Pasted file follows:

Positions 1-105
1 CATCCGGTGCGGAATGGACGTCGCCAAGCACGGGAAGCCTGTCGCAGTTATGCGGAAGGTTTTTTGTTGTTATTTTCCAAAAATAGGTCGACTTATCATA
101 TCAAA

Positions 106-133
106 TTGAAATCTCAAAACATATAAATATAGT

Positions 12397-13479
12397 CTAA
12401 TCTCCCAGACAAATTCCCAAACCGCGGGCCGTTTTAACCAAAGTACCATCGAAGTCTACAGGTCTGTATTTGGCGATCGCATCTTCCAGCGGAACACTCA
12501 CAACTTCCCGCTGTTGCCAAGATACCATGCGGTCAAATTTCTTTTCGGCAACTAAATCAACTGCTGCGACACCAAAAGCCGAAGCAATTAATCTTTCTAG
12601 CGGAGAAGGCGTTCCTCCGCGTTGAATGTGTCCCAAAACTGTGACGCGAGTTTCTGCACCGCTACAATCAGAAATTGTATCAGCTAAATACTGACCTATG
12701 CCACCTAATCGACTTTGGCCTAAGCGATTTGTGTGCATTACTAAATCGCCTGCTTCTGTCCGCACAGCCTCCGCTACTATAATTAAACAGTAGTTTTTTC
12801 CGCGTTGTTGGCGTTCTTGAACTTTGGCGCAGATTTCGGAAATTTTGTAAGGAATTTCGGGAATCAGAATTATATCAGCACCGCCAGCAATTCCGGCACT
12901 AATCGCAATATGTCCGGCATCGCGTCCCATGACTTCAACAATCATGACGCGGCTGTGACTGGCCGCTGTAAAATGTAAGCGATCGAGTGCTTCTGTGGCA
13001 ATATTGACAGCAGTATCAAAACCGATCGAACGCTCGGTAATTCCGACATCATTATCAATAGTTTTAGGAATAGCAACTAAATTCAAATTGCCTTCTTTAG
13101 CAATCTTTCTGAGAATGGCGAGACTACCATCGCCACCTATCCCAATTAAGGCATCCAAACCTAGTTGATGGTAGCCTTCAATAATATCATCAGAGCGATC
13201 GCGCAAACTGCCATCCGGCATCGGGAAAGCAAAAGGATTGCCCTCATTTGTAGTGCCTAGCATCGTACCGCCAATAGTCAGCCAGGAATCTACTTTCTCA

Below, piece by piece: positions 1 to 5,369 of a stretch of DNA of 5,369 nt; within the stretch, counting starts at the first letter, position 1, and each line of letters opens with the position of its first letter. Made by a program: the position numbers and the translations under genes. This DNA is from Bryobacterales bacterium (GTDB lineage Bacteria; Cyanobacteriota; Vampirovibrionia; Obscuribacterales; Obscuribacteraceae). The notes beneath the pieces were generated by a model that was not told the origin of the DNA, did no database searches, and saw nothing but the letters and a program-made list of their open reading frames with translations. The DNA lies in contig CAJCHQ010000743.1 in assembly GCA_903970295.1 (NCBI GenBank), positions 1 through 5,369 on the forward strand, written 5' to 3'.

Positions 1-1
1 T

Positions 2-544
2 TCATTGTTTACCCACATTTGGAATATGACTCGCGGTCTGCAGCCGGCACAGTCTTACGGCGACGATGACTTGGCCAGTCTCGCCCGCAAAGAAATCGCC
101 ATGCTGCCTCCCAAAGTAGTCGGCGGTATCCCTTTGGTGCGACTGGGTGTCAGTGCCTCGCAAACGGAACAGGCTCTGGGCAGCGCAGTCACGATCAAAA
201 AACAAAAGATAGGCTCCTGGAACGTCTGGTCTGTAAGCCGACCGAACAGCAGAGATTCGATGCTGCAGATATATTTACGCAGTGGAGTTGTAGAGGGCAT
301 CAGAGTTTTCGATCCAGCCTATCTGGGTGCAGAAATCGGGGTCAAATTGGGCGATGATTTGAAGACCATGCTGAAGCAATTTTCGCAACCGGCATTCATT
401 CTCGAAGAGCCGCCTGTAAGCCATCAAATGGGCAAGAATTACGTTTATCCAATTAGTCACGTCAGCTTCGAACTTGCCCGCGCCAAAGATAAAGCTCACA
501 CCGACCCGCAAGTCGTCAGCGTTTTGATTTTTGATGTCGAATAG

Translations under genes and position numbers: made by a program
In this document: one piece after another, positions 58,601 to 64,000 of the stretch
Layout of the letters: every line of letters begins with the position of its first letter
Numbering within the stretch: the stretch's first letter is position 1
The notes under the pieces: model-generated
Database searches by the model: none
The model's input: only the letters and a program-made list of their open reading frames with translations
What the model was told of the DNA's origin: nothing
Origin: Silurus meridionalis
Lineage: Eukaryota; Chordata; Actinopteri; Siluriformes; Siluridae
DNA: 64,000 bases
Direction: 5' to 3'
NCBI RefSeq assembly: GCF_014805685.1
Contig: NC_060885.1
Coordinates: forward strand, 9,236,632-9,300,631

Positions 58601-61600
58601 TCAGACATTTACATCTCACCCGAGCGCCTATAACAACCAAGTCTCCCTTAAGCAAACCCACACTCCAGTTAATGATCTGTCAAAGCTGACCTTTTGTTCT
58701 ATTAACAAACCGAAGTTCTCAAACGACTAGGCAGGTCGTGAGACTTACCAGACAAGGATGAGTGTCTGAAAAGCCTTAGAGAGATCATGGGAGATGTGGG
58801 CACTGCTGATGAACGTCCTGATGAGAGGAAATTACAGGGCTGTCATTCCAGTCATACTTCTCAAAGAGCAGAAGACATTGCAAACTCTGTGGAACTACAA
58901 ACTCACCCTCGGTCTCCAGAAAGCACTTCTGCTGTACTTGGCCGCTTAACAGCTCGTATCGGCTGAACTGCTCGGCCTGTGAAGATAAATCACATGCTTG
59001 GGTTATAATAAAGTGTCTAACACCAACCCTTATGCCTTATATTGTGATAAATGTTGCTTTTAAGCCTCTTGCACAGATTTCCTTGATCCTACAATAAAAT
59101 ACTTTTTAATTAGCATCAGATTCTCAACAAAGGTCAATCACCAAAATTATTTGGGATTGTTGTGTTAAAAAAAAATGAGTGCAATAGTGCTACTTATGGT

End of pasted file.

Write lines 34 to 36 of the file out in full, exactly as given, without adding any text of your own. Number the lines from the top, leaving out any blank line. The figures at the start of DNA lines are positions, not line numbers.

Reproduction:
What the model was told of the DNA's origin: nothing
Origin: Silurus meridionalis
Lineage: Eukaryota; Chordata; Actinopteri; Siluriformes; Siluridae